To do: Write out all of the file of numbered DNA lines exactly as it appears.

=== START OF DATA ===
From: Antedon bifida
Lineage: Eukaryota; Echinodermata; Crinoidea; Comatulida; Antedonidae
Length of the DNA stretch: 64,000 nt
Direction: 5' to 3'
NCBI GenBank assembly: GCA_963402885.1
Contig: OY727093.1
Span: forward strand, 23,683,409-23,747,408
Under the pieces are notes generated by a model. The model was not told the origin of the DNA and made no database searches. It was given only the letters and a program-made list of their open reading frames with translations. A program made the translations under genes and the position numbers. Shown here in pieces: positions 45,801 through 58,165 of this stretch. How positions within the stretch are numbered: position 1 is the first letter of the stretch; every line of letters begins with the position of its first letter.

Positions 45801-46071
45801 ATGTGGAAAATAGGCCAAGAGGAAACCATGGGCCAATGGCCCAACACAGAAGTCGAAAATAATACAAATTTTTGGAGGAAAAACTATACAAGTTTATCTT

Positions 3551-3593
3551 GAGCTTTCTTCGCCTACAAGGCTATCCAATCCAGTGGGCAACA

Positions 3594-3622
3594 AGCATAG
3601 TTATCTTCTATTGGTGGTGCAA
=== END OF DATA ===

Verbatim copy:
From: Antedon bifida
Lineage: Eukaryota; Echinodermata; Crinoidea; Comatulida; Antedonidae
Length of the DNA stretch: 64,000 nt
Direction: 5' to 3'
NCBI GenBank assembly: GCA_963402885.1
Contig: OY727093.1
Span: forward strand, 23,683,409-23,747,408
Under the pieces are notes generated by a model. The model was not told the origin of the DNA and made no database searches. It was given only the letters and a program-made list of their open reading frames with translations. A program made the translations under genes and the position numbers. Shown here in pieces: positions 45,801 through 58,165 of this stretch. How positions within the stretch are numbered: position 1 is the first letter of the stretch; every line of letters begins with the position of its first letter.

Positions 45801-46071
45801 ATGTGGAAAATAGGCCAAGAGGAAACCATGGGCCAATGGCCCAACACAGAAGTCGAAAATAATACAAATTTTTGGAGGAAAAACTATACAAGTTTATCTT

Positions 3551-3593
3551 GAGCTTTCTTCGCCTACAAGGCTATCCAATCCAGTGGGCAACA

Positions 3594-3622
3594 AGCATAG
3601 TTATCTTCTATTGGTGGTGCAA